What is networking?

expanding your network

This is the first article in a series about networking that we will post on our blog.  This activity has been around for a while, and it is increasingly becoming more and more important.  This development is part of the emergence of a number of easy to use tools that help people conduct business.  Mastering the art of networking and drawing on the profiles of your connections is becoming an indispensible tool for successful entrepreneurs.  To respond to this type of topic, nothing is better than asking the simple questions: Who? What? Where? How? And, why?

What is networking?

Before jumping into things, we should start by explaining what “networking” is.   It is simply getting to know, collaborating, and creating exchanges with new people with the goal of establishing a short-term or long-term connection.  These connections are not necessarily restricted to professional settings.   Building up your connections can be useful regardless of the context, and in all forms, this can be considered networking.   It is important to invest in making connections with people that are available to you such as friends, colleagues, acquaintances, and family to be able to draw on any kind of support you might need from them in the future.

How do you engage in networking?

Now, the question is how?  How do you take advantage of your network.  You go into the exchange simply by opening yourself up to people.  It is typically easy to find something in common with a person once you engage in a conversation. Then, the two speakers can present themselves to each other.  After an introduction, you can determine if the person would be a useful contact for you or if you would be able to be of use to the other person.  If the case is yes, then you should stay in contact with this person and develop a relationship with this person so that you can mutually reach out to each other and serve as a resource when one person needs the other’s advice, help, etc.  Even if you don’t see an immediate connection with the other person, it still might be useful to develop a relationship with that contact for the future.  That is networking!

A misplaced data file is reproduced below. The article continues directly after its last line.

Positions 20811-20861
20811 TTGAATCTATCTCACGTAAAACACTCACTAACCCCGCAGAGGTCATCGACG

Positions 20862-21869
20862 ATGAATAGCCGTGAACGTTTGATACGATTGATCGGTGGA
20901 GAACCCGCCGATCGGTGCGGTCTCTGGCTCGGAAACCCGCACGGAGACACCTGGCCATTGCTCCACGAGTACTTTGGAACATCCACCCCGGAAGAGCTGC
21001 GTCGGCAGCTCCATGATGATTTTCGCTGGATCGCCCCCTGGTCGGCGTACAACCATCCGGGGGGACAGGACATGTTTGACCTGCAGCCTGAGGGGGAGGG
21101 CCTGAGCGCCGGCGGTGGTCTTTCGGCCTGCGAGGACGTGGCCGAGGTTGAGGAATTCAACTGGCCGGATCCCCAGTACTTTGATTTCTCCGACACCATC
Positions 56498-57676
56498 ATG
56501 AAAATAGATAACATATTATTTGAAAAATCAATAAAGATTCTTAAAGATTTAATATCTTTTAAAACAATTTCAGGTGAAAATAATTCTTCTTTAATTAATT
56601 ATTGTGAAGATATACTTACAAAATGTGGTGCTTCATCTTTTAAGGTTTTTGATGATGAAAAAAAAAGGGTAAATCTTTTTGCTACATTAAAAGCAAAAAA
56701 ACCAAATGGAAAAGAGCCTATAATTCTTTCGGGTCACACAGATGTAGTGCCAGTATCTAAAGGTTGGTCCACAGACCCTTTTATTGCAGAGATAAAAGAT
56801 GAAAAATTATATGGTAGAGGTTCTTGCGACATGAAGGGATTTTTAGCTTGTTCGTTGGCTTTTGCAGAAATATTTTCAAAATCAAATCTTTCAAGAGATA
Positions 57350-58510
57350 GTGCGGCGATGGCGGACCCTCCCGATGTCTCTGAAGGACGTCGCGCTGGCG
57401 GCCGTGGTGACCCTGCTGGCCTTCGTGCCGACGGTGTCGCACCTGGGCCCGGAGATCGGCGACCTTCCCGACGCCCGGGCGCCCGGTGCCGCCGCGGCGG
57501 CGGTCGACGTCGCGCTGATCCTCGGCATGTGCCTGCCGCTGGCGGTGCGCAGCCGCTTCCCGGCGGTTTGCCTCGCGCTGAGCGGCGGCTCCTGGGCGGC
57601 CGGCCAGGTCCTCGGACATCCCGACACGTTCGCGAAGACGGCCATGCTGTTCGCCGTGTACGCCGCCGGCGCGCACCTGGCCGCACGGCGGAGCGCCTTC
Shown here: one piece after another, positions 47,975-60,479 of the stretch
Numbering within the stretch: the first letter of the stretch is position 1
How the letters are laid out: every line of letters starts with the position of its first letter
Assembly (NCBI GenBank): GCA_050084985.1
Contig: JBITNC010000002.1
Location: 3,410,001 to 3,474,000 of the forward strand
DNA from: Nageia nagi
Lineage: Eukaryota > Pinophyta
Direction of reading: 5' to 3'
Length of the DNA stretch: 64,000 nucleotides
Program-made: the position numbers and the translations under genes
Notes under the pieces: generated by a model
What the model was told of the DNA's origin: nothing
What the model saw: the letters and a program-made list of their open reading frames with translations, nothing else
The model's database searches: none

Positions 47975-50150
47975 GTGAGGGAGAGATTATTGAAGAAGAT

Who should engage in networking?

Contrary to some of the stigmas you might have previously associated with this activity, networking is not reserved only for the big businessmen and businesswomen in the world running large corporations.   Everyone can and should engage in networking as everyone has a chance to gain something from building his or her network.  Don’t underestimate the value of reaching out, as everyone has a specialty in a particular field or knows someone who excels in a particular field and you never know when you will need someone with a particular background or skill.  It can be quite interesting, but sometimes a boss will keep the contact information of an employee in his address book if he believes he could be of use to him in the future.  Networking is open to everyone and not limited to any particular status level or sector, so why not participate?

Where do you engage in networking?